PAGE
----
Texts: Deuteronomy 18:15-20; 1 Corinthians 8:1-13; Mark 1:21-28
The long light of morning sent shafts of light into the synagogue of Galilee on the Sabbath. The congregants hurried to take their places, jostling for a good view. No one wanted to miss the guest teacher. As with other synagogues, they frequently drew from the wisdom of travelling rabbis, skillful teachers trained in the tradition of one of several prominent rabbinical schools.
Pastoral Reflections, The Third Week of Epiphany, the Umpteenth Week of Official Pandemic Status — January 29, 2021
I just recalibrated how many weeks of official pandemic status we’ve endured so far. Counting from the third week of March last year, it should be forty-six. I think. Somewhere my numbers got off. Your calculations may differ from mine, but as most of you know public math is not one of my strengths. Perhaps we all agree however that it’s just been way too long.
Texts: Jonah 3:1-5, 10; 1 Corinthians 7:29-31; Mark 1:14-20
It may be winter still, and cold, but have you noticed the light coming back? The mornings dawn just a breath earlier and the afternoon light leans longer into eventide. As the light gently grows, so does optimism seem to take hold in our hearts.
Pastoral Reflection, the Second Week of Epiphany, the 57th Week of Official Pandemic Status - January 22, 2021
Years ago as a tour guide and bus driver in Alaska I had a co-worker who was exceedingly outspoken about the uniforms we wore. It’s true they were awful, medium-blue pure polyester slacks, white shirt, blue tie, and suit jacket. Yes, for both the men and the women.
Texts: 1 Samuel 3:1-10 [11-20]; 1 Corinthians 6:12-20; John 1:43-51
Most of us were probably asleep and unaware when the power went out in the early hours of Wednesday morning. Except, perhaps, for a few wide-eyed night owls, sufferers of insomnia, or those awakened by the sound of the storm’s fury. Some awakened in the night realizing either the absence of familiar lights and sounds, or the presence of unusual ones.
Texts: Genesis 1:1-5; Acts 19:1-7; Mark 1:4-11
Have you ever had one of those conversations where you’re not sure who you’re talking to? An unrecognized person on the phone or a mysterious email? It happened to me this week. I got an email from someone who I didn’t recognize, signed only with a nickname. The note was brief and polite - Please call me to let me know when you have some time to help. Thanks so much.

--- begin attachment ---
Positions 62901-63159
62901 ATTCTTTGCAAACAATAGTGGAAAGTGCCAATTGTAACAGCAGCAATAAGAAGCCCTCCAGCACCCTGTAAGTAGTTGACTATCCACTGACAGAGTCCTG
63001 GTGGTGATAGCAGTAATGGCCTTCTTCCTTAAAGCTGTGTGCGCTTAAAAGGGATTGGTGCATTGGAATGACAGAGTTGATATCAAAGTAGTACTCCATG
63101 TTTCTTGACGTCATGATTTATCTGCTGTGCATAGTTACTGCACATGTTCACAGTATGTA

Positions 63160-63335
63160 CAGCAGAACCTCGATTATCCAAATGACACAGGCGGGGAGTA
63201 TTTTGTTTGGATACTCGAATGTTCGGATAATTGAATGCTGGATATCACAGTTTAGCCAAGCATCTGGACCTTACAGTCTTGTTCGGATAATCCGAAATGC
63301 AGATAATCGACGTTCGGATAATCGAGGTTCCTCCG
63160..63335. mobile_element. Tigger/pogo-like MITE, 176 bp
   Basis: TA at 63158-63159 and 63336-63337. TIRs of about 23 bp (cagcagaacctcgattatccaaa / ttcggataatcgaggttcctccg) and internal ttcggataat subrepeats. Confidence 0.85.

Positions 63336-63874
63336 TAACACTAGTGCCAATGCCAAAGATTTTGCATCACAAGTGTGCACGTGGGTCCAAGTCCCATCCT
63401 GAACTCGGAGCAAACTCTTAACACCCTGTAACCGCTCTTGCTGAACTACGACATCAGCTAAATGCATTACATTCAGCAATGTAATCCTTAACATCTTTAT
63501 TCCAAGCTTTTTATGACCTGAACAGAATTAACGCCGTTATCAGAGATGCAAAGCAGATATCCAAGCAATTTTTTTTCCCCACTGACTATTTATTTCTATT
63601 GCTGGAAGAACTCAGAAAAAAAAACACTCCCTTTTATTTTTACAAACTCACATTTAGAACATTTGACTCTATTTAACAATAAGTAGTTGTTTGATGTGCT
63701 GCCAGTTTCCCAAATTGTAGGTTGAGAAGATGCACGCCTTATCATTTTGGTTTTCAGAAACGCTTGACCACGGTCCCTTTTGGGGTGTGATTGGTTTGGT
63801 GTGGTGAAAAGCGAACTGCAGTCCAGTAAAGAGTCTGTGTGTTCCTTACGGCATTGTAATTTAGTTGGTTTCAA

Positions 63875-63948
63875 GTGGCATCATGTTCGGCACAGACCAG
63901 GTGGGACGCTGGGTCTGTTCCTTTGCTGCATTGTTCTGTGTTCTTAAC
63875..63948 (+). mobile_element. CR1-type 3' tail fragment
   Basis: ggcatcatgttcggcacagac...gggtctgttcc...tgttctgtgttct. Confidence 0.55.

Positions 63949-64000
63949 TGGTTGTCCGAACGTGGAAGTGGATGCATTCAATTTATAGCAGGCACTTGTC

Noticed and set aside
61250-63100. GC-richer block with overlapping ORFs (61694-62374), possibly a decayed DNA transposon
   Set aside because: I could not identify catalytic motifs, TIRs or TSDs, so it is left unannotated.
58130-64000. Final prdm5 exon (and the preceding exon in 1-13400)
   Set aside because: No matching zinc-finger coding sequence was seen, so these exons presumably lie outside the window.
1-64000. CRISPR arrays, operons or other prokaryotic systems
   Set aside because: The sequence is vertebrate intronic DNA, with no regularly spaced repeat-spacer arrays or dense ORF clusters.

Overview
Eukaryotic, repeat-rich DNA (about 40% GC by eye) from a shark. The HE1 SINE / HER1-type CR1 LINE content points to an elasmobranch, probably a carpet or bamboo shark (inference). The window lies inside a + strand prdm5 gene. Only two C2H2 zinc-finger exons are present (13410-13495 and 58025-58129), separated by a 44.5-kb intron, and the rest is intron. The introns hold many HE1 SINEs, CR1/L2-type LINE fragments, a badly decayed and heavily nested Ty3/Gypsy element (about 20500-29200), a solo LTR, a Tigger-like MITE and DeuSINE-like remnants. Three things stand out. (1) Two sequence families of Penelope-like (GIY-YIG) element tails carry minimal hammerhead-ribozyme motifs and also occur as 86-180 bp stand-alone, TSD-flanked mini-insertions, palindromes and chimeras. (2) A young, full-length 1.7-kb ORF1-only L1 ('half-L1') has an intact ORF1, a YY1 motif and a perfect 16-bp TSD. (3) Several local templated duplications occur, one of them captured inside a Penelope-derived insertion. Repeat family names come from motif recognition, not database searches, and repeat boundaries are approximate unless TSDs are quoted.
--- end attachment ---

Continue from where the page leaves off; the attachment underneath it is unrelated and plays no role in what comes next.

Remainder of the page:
You’d never know it by any measure of the length of day or month of the year, but on January 6th a new season begins. It’s called Epiphany which means “appearance” or “manifestation.” The main image of this season is the star which led the magi to find Jesus. So the Epiphany is all about God coming in and through Jesus to bring light and hope to the world.
Texts: Jeremiah 31:7-14; Ephesians 1:3-14; John 1:[1-9] 10-18
It’s whole new year. And who knows what will happen, right? Few of us could have imagined the events that came to pass last year in every aspect of social life. Let the record show that we have a long road ahead in matters of racism, elections, and public health. But that should not deter us from looking for new images; better still, God-inspired images, for what will yet be.
Pastoral Reflections, The Second Week of Christmas, The Fiftieth Week of Official Pandemic Status - January 1, 2021
On the edge of a year that has lasted, it seems, far longer than anyone wished, my thoughts are already turned toward new possibilities. In the coming year I looked forward to our borders being open again. I pray that people will be employed as fully as they wish to be. I hope that first responders and essential workers will find the relief from their hard labors that they most surely need and deserve. May shops and restaurants be filled with happy people. And more than anything else, may we all cherish one another as God’s beloved children and re-commit ourselves to the world that Jesus calls us to bring into reality. The twentieth century luminary Howard Thurman (scholar, theologian, educator and civil rights leader) said it so well in this poem that has also inspired several songs:
When the song of the angels is still,
When the star in the sky is gone,
When the kings and the princes are home, When the shepherds are back with their flocks, The work of Christmas begins:
to find the lost,
to heal the broken,
to feed the hungry,
to release the prisoner,
to rebuild the nations,
to bring peace among people,
to make music in the heart.
A very happy and blessed New Year to you all. Pr. Beth
The Rev. Beth Purdum Eden is an ordained minister in the Evangelical Lutheran Church. She has served in more than 6 parishes in the Western United States for 30 years.